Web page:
Yesterday, League of Legends European Championship (LEC) team MAD Lions’ faced off against Turkish Championship League (TCL) team Supermassive Papara in a best-of-five series with both teams fighting for their tournament lives.
While the match went the distance, and it was one of the closest of Worlds so far, unfortunately, this was the end of the line for MAD Lions as Supermassive emerged as the better team.
Contrary to what fans would think, MAD Lions’ Andrei “Orome” Popa revealed that the LEC team was really calm and collected backstage.
“I think we were all really positive throughout the series, like you should be. You should never go into a game thinking that you will lose or that you are disadvantaged or anything like that,” claimed Orome.
“Everyone was relaxed, especially after the first game even though we lost.”
Orome is MAD Lions’ top laner, hailing all the way from Romania. He was already playing with Splyce before they rebranded to the MAD Lions team we know today. He is known for his Renekton top, having a 70% win rate throughout all his games for this season.
Orome was really thankful for the the coaching staff which mainly consists of Peter Dun and James “Mac” MacCormack. The analysis that they have given to the players greatly helped the team during this BO5 game according to the top laner.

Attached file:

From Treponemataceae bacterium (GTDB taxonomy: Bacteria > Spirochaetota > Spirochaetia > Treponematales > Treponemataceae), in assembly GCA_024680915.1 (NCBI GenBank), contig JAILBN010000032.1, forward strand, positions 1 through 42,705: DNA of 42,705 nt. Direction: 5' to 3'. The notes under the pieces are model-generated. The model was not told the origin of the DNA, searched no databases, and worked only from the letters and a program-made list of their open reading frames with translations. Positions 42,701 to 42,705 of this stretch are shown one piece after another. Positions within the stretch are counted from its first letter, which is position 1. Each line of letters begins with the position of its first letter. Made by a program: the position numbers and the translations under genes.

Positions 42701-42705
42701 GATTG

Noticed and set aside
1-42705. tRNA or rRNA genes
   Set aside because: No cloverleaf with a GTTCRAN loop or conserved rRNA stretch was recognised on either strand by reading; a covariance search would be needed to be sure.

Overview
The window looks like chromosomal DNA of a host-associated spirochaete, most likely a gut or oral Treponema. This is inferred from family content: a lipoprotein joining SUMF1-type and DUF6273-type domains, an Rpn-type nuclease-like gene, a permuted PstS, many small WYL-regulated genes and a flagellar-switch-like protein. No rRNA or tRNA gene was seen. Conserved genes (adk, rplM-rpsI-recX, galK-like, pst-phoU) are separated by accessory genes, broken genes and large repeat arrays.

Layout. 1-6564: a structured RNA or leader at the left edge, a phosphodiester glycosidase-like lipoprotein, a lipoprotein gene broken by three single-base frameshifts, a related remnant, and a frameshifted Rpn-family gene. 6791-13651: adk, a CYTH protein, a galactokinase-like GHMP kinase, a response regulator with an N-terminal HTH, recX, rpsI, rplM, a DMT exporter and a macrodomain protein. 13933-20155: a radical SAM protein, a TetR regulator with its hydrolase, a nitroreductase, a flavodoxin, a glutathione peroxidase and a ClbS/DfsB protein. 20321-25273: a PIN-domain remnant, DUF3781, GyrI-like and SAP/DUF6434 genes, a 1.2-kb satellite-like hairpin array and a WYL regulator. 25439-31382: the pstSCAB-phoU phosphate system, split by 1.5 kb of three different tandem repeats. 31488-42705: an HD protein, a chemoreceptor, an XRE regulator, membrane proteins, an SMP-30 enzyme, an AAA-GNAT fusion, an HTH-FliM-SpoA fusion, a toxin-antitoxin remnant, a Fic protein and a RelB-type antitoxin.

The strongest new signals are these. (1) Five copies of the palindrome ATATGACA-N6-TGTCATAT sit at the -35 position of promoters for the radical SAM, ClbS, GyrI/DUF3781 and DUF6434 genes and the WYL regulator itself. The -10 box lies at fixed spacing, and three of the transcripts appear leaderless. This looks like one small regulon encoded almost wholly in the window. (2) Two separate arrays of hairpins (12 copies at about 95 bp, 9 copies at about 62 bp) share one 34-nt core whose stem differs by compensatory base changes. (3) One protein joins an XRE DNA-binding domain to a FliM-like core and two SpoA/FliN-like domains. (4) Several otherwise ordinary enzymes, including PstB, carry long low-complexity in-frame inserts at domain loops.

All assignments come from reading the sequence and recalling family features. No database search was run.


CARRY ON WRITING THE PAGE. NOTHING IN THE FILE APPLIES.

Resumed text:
When asked what he’s most grateful for right now, Orome gave us the sweetest answer we have ever heard.
“I guess right now I’m most grateful for being at Worlds with my teammates. I won’t choose to be here with anyone else,” he began.
“I’m also grateful that I’m able to be here because there was no fourth seed until this year and when we came first there was the opportunity at Worlds, which was really insane and I am really grateful for this.”
LoL Esports have added a fourth seed to LEC and LPL leagues for generally performing better in the past months.
Before their big fight at Worlds, Orome mentioned in an interview with Inven Global that the public doesn’t really understand what goes on behind the scenes and has the tendency to hastily jump into conclusions. ONE Esports asked the young player what media and content creators can do to help pro players.
At first he hesitated and said that there is no good answer to the question, but later on changed his mind.
“So giving the players an opportunity to speak out for theirselves and explain what they’re doing is a great way of affecting the public opinion into the better. Giving players a channel to express themselves is a great way to help them especially with public opinion.”
Throwback to the time when MAD Lions got into the LEC Spring Playoffs and gave G2 Esports a huge upset. Orome shared his struggles during that time, when he experienced a lot of pressure.
“I think the biggest hardship was the Playoffs because that was the first time I was so much under pressure. There were a lot of negative comments and stuff like this,” said Orome.